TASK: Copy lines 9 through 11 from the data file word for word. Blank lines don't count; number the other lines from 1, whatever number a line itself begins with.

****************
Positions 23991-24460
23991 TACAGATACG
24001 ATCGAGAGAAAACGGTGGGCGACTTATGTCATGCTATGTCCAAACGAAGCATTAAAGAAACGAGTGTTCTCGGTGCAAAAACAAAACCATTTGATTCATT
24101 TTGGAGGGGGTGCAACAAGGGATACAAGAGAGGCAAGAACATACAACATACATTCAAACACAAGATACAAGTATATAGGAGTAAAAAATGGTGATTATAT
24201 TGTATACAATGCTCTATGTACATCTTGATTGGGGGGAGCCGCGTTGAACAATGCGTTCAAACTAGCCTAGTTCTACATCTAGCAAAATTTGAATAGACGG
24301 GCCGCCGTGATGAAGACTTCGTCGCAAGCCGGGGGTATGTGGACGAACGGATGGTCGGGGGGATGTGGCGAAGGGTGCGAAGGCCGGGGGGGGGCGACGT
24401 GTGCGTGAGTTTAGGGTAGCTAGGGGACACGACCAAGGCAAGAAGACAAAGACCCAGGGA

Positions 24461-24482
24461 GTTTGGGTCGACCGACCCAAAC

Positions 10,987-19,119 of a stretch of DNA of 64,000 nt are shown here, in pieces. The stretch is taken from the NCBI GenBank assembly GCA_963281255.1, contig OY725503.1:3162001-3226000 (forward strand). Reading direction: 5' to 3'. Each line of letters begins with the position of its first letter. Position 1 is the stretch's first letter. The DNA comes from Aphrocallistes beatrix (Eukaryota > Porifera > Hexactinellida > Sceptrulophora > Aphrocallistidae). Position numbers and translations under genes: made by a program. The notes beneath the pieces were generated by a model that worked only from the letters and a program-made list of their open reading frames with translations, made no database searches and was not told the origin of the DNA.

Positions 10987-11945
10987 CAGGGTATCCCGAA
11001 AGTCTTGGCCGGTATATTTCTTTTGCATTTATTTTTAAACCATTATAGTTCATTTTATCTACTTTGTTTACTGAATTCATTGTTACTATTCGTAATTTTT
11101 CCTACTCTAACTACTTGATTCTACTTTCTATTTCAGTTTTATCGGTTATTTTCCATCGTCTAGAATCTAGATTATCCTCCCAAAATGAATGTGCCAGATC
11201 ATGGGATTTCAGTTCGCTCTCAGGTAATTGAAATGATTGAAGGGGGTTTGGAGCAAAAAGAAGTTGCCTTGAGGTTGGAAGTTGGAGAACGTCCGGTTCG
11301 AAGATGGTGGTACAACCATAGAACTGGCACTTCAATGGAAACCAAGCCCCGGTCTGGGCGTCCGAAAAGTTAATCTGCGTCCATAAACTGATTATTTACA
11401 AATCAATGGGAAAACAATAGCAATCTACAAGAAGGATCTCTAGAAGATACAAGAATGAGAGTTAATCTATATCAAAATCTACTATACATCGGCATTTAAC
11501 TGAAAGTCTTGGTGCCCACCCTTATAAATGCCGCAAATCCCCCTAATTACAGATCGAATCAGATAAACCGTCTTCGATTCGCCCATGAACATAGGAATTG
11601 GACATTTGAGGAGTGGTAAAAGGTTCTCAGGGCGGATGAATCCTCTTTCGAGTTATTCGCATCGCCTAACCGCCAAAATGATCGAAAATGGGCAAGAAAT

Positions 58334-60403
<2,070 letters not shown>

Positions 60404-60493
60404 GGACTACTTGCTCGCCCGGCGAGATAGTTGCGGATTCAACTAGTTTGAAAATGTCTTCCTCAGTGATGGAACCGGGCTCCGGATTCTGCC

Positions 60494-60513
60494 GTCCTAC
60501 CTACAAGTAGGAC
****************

24461 GTTTGGGTCGACCGACCCAAAC

Positions 10,987-19,119 of a stretch of DNA of 64,000 nt are shown here, in pieces. The stretch is taken from the NCBI GenBank assembly GCA_963281255.1, contig OY725503.1:3162001-3226000 (forward strand). Reading direction: 5' to 3'. Each line of letters begins with the position of its first letter. Position 1 is the stretch's first letter. The DNA comes from Aphrocallistes beatrix (Eukaryota > Porifera > Hexactinellida > Sceptrulophora > Aphrocallistidae). Position numbers and translations under genes: made by a program. The notes beneath the pieces were generated by a model that worked only from the letters and a program-made list of their open reading frames with translations, made no database searches and was not told the origin of the DNA.

Positions 10987-11945